In 1945 Keith Porter, with Albert Claude and Ernest F. Fullam, published the first electron micrograph of a complete cell in the Journal of Experimental Medicine. The photograph gave a new vigor to the study of cells that had been "becalmed in the doldrums" (Willmer 1965, p. 8). Biologists began to study subcellular components using centrifugation, tissue culture, and electron microscopy techniques devised by Porter, Claude, and George Palade. These techniques led to the integration of cell structure and function and the modern science of cell biology.
Porter was born in Yarmouth, Nova Scotia, in 1912. In 1939 he joined the laboratory of cancer researcher James B. Murphy at The Rockefeller Institute (now University) to study cultured cells. However, conventional light microscopy was inadequate, and he began his mastery of the newly available electron microscope to examine fine cell structure. This demanded radical changes in specimen preparation. The cells had to be ultra thin and dry.
Porter was the first to identify the cell's endoplasmic reticulum , cilia , microtubules, and the microtrabecular lattice. To produce superior electron micrographs he devised methods of tissue culture and standards for cell preparation, founded the Tissue Culture Association, and designed the Porter-Blum microtome. He died in 1997.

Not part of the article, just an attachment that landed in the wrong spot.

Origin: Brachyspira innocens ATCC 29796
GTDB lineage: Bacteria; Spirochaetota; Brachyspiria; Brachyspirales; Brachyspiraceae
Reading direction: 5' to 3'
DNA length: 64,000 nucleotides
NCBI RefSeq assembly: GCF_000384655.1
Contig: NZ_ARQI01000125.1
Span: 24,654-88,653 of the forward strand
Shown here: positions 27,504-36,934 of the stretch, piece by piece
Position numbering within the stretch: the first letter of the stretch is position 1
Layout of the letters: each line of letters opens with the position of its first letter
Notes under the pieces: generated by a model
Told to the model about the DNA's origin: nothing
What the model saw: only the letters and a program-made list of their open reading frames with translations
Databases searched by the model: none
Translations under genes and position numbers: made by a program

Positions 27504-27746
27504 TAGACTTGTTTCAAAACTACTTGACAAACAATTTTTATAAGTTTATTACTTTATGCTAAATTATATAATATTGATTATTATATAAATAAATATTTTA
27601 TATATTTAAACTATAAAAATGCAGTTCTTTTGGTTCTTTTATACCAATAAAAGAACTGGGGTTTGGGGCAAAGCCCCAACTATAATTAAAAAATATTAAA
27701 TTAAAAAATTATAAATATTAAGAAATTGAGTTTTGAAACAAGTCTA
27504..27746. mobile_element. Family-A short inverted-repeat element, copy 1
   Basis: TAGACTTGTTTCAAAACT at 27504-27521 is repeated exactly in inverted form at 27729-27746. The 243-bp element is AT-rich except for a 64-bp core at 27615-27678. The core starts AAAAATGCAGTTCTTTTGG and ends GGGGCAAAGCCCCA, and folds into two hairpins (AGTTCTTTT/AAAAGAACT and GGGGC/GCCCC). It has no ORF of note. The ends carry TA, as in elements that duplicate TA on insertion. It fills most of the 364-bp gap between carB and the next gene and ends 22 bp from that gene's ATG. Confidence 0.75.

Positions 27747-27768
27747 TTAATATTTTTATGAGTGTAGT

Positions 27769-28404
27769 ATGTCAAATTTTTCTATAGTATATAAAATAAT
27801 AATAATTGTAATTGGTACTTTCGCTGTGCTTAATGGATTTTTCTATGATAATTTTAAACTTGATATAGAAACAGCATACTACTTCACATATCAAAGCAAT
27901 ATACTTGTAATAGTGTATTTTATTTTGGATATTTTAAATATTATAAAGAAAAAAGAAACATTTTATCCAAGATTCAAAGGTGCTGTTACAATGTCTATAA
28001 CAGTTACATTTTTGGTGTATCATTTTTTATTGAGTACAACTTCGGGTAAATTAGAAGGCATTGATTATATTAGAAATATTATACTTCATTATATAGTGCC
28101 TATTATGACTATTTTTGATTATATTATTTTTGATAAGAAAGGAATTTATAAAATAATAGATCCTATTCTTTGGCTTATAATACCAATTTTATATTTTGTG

Carol L. Moberg
Moberg, Carol L. "The Electron Microscope Enters the Realm of the Intact Cell." Journal of Experimental Medicine 181 (1995): 829–837.
——. "Keith Porter and the Founding of the Tissue Culture Association." In Vitro Cellular and Developmental Biology 32 (1996): 663–669.
Porter, Keith R., Albert Claude, and Ernest F. Fullam. "A Study of Tissue Culture Cells by Electron Microscopy." Journal of Experimental Medicine 81 (1945): 233–246.
Willmer, E. N., ed. Cells and Tissues in Culture. New York: Academic Press, 1965.